Qaddafi spymaster is extradited from hiding place in Mauritania
Former Libyan spy chief Abdullah al-Senussi, the once feared right hand man of slain Libyan dictator Muammar Qaddafi, was extradited to Libya on Thursday, according to Al Arabiya sources in Libya.
Senussi was arrested in March in Mauritania and charged two months later for using forged travel documents to illegally enter the country.
The International Criminal Court in June 2011 issued a warrant for Senussi, calling him an “indirect perpetrator of crimes against humanity, of murder and persecution based on political grounds” in the eastern Libyan city of Benghazi.
Benghazi was the birthplace of a revolt that started in February 2011 and eventually put an end to more than four decades of dictatorship in Libya and led to the death of Qaddafi and arrest of several of his allies. Early on Thursday, Al Arabiya TV, citing local official sources, reported that a deal between Mauritania and Libya to have Senussi extradited was agreed on.
On Wednesday, Libyan Prime Minister Abdel Rahim al-Keib during a visit to Mauritania said he would push for the extradition, the official AMI agency reported.
“We have expressed the desire of Libyans to see this person return to his homeland to be judged fairly, with respect for human dignity,” said the Libyan premier after meeting Mauritanian President Mohamed Ould Abdel Aziz.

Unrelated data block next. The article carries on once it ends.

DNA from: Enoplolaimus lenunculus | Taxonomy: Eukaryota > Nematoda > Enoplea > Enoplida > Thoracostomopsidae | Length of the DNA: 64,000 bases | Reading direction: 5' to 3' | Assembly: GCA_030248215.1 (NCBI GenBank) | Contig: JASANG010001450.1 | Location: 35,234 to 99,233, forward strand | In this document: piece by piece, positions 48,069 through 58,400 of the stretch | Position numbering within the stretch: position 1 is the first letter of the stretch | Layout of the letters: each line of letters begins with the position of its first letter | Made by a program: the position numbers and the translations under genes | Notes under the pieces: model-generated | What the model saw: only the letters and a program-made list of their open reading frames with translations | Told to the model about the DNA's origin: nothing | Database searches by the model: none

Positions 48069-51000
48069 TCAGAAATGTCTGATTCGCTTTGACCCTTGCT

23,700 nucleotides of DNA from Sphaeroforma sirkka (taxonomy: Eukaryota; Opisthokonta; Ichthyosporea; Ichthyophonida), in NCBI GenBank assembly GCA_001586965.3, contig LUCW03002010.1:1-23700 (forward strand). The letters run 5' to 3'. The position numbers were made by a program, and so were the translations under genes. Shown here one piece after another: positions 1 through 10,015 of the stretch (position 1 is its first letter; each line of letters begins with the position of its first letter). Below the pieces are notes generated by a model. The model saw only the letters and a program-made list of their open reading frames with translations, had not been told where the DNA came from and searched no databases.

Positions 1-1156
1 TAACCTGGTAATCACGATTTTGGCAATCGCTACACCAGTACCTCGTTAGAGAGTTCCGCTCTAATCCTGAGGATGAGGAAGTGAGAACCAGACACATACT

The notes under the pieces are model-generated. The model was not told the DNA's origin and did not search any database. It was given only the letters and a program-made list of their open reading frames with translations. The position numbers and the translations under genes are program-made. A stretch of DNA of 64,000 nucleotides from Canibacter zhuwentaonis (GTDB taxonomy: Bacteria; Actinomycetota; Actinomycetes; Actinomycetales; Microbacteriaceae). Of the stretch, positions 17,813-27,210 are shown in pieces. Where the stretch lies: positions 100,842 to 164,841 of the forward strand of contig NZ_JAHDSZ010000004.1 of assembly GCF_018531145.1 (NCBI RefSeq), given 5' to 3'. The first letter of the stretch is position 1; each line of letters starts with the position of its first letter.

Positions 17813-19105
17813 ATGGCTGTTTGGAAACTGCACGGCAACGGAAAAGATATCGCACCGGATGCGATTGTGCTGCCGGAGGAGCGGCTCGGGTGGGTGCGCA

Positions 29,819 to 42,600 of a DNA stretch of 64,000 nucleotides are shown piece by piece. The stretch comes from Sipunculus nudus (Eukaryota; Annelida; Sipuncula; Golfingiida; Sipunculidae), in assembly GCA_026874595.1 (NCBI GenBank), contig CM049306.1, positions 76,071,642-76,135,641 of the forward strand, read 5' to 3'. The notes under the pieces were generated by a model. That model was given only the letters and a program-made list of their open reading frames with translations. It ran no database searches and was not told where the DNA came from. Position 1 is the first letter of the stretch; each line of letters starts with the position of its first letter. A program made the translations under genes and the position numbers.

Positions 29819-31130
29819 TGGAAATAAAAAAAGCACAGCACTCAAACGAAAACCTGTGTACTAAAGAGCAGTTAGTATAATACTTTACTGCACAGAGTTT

He vowed Senussi would be treated “in a manner that reflects the new face of Libya, that preserves his rights as a Libyan citizen and as a person.”
The head of Libya’s National Transitional Council (NTC), Mustafa Abdel Jalil, had on Tuesday reiterated his administration’s demand for Senussi’s extradition in a phone call to the Mauritanian president.
Senussi is the target of another international arrest warrant after a Paris court sentenced him in absentia to life imprisonment for involvement in the downing of a French UTA airliner over Niger in September 1989.
The plane was carrying 170 people from Brazzaville to Paris via N’Djamena.
Libya last month obtained the extradition of Qaddafi’s last prime minister Baghdadi al-Mahmoudi from Tunisia, where he had been held since last year.
Mahmoudi’s lawyer and rights groups had voiced concerns that Libya’s ex-rebels had not offered sufficient guarantees that former regime stalwarts would be given a fair trial in Libya.
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